This time last week, we reported how international students from India, Nepal and Pakistan had been deemed “high-risk” by Australia, which means that students from these nations would now face deeper scrutiny and have more difficulty obtaining visas from the Department of Home Affairs.
In particular, student applicants from these nations are now required to demonstrate they are ‘genuine’ by proving strong English-language proficiency, as well as having adequate funds available to support themselves.
This news was noteworthy because India and Nepal are now Australia’s second and third biggest source nations for international students, as well as the fastest growing. Accordingly, the tighter visa controls necessarily mean that student enrolments should fall going forward, thus effectively ending Australia’s international student boom.
The impacts are already being felt, with several Australian educational institutions closing their doors to student applications from India:
These [visa] changes have already started affecting many students from India who say they are now unable to get admission in various Australian institutes.
Iqbal Singh*, a recent graduate from a Punjab-based institute wants to come to Australia as an international student… his offer letter issued for an advanced diploma by the University of Technology, Sydney has now been cancelled…
“UTS just said there is an increase in visa refusals from a number of high-risk regions in India, and hence they took this decision to withdraw or cancel any offers or CoEs [Confirmation of Enrolments] from the university”…
SBS Punjabi also has access to the information circulars distributed by UTS and UTS Insearch**, which clearly mentions that ‘until further notice, UTS and UTS Insearch will not be issuing any offers or joint eCoEs for students from Haryana, Uttar Pradesh and Punjab…
Sydney-based migration agent Harjinder Chauhan told SBS Punjabi that not only UTS but many other educational providers have taken a similar decision to ‘avoid’ Indian students. “I know at least three education providers who have taken this decision,” he said…
“Education experts believe that some non-genuine students may use the Universities as a loophole for easy entry to Australia, and hence, this decision of dropping all the applications,” he added.
“Ever since the visa system is updated, the visa applicants from India, Pakistan and Nepal are desperate to find their way into Australia, so I’m not really surprised that this is happening”…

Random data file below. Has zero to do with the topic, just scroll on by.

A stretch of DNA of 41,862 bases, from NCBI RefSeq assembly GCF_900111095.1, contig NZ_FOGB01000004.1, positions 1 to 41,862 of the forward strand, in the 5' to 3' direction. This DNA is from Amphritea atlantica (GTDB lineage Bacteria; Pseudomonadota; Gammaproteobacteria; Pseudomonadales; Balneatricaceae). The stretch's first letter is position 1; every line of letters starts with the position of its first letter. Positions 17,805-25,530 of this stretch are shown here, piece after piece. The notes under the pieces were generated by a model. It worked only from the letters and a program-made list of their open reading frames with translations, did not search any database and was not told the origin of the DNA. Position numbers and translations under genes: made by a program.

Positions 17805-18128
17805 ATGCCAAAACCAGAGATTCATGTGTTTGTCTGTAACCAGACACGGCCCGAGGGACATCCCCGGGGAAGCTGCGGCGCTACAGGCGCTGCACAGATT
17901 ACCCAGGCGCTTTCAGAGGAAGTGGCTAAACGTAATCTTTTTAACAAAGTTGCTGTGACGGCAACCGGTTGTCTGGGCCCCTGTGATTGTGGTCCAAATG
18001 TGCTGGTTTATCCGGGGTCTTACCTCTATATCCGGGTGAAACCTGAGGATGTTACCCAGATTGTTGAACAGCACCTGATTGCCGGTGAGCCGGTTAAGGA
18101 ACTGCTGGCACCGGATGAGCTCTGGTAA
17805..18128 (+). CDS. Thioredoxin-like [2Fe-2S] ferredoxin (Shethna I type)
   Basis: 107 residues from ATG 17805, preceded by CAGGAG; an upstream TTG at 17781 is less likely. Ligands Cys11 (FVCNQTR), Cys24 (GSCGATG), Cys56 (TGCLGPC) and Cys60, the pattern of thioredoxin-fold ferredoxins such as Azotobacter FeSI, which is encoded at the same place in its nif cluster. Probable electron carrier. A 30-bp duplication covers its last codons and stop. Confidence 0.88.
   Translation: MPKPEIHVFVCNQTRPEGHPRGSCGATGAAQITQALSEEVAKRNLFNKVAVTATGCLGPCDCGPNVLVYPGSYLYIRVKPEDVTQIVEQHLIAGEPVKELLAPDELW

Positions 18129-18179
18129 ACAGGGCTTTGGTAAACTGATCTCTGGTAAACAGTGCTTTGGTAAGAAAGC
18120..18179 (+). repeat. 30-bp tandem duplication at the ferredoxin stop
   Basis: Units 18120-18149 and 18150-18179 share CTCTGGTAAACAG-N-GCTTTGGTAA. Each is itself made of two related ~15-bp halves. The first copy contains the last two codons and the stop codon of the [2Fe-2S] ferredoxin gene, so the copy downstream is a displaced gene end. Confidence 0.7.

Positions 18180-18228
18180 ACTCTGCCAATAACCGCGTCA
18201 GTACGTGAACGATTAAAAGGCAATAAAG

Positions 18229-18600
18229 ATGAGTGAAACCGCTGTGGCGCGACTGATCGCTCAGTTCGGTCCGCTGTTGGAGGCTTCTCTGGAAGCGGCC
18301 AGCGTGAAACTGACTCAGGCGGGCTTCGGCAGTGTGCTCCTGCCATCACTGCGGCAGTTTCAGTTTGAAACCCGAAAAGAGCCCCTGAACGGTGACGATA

“We are likely to see a slump in the numbers from the Indian sub-continent,” he said.
“Canada has always been a country of choice for Indian students, and now England is also trying to lure international students from the sub-continent by providing them with a two-year post-student work visa.”
Thus, with the stroke of a departmental pen, Australia’s international student bubble has been popped. While the article doesn’t mention it, applicants from fast-growing Nepal are also likely facing the same barriers to entry.
These visa restrictions also come alongside the Morrison Government’s 30,000 reduction in Australia’s permanent migrant intake, as well as its attempts to shift international students away from Sydney and Melbourne into the regions. Both measures have reduced the incentive to study in Australia, since it is now far less likely to lead to permanent residency, and makes it harder to live in the major cities.
They also come at the same time as student visa applications from China are plunging.
While Australia’s universities will lament the loss of easy fees, domestic students should gain from the improvement in pedagogical standards, which will no longer be eroded to the same degree by low-quality, non-English speaking students.
Latest posts by Unconventional Economist (see all)
- Memo to Recessionberg: mass immigration is destroying productivity - November 19, 2019
- Australia’s income depression deepens - November 19, 2019
- NZ hits 5M population target 30 years early - November 19, 2019